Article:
“3 Phone Calls” highlights the evolving parent-child relationship that most college students experience, while also calling attention to the difficulty of accessing healthcare in the United States. A moving depiction of a daughter growing up and her dad growing older, we see the life of a college student as shaped by her father’s.
Stupid Little Place by Molly Furlong ’23
Furlong offers their perspective through a short documentary about living in Northfield titled “Stupid Little Place,” which opens with a director voiceover.
“Four years ago, I decided to attend a small liberal arts college in Northfield, Minnesota,” Furlong says in the film. “It’s called Carleton. Ever since then, I’ve been thinking about my place at Carleton and Carleton’s place in Northfield. Some nice people did interviews to help me figure some stuff out.”
Furlong captures the “interesting dynamic between Carleton students—the people who are here temporarily—and Northfield residents—the people who are here all the time,” through a series of open, laid-back interviews. The audience is introduced to the first interviewee with the question: “What’s your name and what level of Pokemon are you at?”
“My name’s Ben [Palm, custodian], I’m level 44 and I work at Burton,” is the laughter-filled response.
Furlong’s other interviewees then introduce themselves. Suhani Thandi ’23, psychology major and educational studies minor, goes next. Contractor Pete Lee says, “You’ll get tangents.” “I did” appears onscreen in response to that aside, displaying the comfortable, playful demeanor with which Furlong conducted the interviews. Ann Beimers ’23, computer science major, grew up in Northfield “since I was seven.” George Zuccolotto works at Blue Monday and on the Northfield City Council. Miguel Hernandez works at El Triunfo.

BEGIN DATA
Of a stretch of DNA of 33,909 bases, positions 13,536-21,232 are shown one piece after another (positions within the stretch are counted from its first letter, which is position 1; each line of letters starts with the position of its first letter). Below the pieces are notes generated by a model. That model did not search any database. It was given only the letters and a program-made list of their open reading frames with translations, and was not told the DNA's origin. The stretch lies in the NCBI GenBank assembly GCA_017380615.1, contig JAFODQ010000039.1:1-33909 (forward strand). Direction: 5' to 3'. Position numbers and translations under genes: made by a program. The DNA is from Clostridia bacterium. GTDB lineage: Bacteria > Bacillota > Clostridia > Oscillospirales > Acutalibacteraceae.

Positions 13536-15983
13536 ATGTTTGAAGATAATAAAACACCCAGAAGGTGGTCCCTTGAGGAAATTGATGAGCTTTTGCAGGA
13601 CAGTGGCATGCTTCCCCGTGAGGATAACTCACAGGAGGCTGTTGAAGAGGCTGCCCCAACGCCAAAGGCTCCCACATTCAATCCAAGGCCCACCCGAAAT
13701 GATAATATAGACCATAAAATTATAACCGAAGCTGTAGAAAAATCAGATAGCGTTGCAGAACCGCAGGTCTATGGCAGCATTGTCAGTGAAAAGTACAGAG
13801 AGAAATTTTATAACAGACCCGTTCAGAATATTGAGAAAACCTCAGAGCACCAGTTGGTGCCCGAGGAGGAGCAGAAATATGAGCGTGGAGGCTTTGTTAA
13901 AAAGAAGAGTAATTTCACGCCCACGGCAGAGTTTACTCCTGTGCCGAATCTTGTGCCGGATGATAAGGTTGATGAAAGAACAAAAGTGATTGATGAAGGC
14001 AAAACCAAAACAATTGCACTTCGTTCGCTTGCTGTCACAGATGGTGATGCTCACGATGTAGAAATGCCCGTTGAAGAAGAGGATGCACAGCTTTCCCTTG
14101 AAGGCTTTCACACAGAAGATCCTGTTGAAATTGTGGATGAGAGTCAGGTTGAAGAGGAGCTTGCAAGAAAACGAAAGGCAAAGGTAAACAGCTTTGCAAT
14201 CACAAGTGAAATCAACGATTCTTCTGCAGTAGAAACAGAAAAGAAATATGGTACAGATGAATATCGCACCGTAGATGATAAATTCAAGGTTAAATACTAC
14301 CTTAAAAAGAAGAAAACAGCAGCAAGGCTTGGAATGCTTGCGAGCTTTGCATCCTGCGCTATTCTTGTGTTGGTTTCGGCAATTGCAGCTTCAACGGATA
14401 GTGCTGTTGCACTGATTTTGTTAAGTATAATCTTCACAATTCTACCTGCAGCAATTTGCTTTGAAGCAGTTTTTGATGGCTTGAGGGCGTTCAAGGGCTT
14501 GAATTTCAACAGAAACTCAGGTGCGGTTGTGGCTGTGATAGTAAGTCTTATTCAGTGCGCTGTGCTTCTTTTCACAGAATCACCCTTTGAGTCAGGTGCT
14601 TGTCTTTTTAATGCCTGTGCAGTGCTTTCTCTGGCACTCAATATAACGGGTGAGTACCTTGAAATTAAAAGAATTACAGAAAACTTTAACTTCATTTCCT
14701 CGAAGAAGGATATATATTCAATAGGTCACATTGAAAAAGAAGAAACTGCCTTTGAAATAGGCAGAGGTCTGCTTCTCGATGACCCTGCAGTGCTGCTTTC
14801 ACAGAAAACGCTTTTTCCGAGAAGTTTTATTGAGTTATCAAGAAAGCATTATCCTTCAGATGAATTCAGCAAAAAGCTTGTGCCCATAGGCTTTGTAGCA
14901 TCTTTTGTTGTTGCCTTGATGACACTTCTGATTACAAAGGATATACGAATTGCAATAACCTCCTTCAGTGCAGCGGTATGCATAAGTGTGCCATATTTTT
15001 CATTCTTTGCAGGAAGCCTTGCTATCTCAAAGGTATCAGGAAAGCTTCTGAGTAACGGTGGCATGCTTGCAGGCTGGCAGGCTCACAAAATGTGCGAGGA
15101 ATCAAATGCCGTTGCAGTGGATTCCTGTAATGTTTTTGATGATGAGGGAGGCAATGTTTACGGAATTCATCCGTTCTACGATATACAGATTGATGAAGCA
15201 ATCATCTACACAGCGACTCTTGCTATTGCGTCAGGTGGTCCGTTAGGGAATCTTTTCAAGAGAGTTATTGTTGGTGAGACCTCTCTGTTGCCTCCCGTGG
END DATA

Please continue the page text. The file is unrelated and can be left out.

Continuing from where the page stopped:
The interviewees, varying in age, gender, occupation and more, had an array of thoughtful, humorous, delightful and thought-provoking insights. Ben comments on how “in the books” students are at Carleton, and Pete has observed a certain level of “intelligence and curiosity” from everyone on campus. Ann provides a student perspective on the dichotomy between Carleton and Northfield.
“There’s so much I love about Carleton,” she says. “I definitely also have my gripes. I understand why a lot of community members in Northfield feel Carleton is… mysterious and closed off. The outgoingness of standard Northfield residents definitely contrasts with standard Carleton students. Maybe those things come into conflict in a way.”
Suhani also talks about this relationship, speaking from her unique experience having spent two summers in Northfield during the height of COVID-19. This perspective opened her eyes to the world beyond campus and how Northfield transforms without students in town.